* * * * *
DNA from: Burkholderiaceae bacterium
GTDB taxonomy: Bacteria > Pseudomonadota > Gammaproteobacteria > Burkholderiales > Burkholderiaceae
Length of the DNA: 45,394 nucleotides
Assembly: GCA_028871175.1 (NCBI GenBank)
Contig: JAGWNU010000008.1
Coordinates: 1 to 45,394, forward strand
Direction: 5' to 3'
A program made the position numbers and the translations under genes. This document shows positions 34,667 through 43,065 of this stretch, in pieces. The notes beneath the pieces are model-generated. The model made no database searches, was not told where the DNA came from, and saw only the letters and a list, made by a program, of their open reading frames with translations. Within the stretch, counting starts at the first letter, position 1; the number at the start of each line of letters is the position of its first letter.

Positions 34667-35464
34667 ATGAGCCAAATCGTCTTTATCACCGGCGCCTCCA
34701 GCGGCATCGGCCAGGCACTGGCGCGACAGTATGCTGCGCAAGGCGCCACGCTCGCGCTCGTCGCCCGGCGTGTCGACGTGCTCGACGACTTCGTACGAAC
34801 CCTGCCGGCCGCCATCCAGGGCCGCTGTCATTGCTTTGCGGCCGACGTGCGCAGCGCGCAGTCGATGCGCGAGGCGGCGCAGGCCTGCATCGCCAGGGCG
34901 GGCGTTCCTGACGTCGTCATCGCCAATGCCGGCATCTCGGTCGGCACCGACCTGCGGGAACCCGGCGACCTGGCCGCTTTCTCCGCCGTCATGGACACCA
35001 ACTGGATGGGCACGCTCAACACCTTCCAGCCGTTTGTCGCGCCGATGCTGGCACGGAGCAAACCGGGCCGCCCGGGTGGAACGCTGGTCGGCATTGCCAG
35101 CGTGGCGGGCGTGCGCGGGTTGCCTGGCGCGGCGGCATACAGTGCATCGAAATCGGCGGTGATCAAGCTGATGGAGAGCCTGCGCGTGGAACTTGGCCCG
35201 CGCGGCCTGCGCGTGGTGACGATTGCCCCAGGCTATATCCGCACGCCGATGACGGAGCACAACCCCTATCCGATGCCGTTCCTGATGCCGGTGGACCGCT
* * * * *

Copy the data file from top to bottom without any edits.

DNA from: Burkholderiaceae bacterium
GTDB taxonomy: Bacteria > Pseudomonadota > Gammaproteobacteria > Burkholderiales > Burkholderiaceae
Length of the DNA: 45,394 nucleotides
Assembly: GCA_028871175.1 (NCBI GenBank)
Contig: JAGWNU010000008.1
Coordinates: 1 to 45,394, forward strand
Direction: 5' to 3'
A program made the position numbers and the translations under genes. This document shows positions 34,667 through 43,065 of this stretch, in pieces. The notes beneath the pieces are model-generated. The model made no database searches, was not told where the DNA came from, and saw only the letters and a list, made by a program, of their open reading frames with translations. Within the stretch, counting starts at the first letter, position 1; the number at the start of each line of letters is the position of its first letter.

Positions 34667-35464
34667 ATGAGCCAAATCGTCTTTATCACCGGCGCCTCCA
34701 GCGGCATCGGCCAGGCACTGGCGCGACAGTATGCTGCGCAAGGCGCCACGCTCGCGCTCGTCGCCCGGCGTGTCGACGTGCTCGACGACTTCGTACGAAC
34801 CCTGCCGGCCGCCATCCAGGGCCGCTGTCATTGCTTTGCGGCCGACGTGCGCAGCGCGCAGTCGATGCGCGAGGCGGCGCAGGCCTGCATCGCCAGGGCG
34901 GGCGTTCCTGACGTCGTCATCGCCAATGCCGGCATCTCGGTCGGCACCGACCTGCGGGAACCCGGCGACCTGGCCGCTTTCTCCGCCGTCATGGACACCA
35001 ACTGGATGGGCACGCTCAACACCTTCCAGCCGTTTGTCGCGCCGATGCTGGCACGGAGCAAACCGGGCCGCCCGGGTGGAACGCTGGTCGGCATTGCCAG
35101 CGTGGCGGGCGTGCGCGGGTTGCCTGGCGCGGCGGCATACAGTGCATCGAAATCGGCGGTGATCAAGCTGATGGAGAGCCTGCGCGTGGAACTTGGCCCG
35201 CGCGGCCTGCGCGTGGTGACGATTGCCCCAGGCTATATCCGCACGCCGATGACGGAGCACAACCCCTATCCGATGCCGTTCCTGATGCCGGTGGACCGCT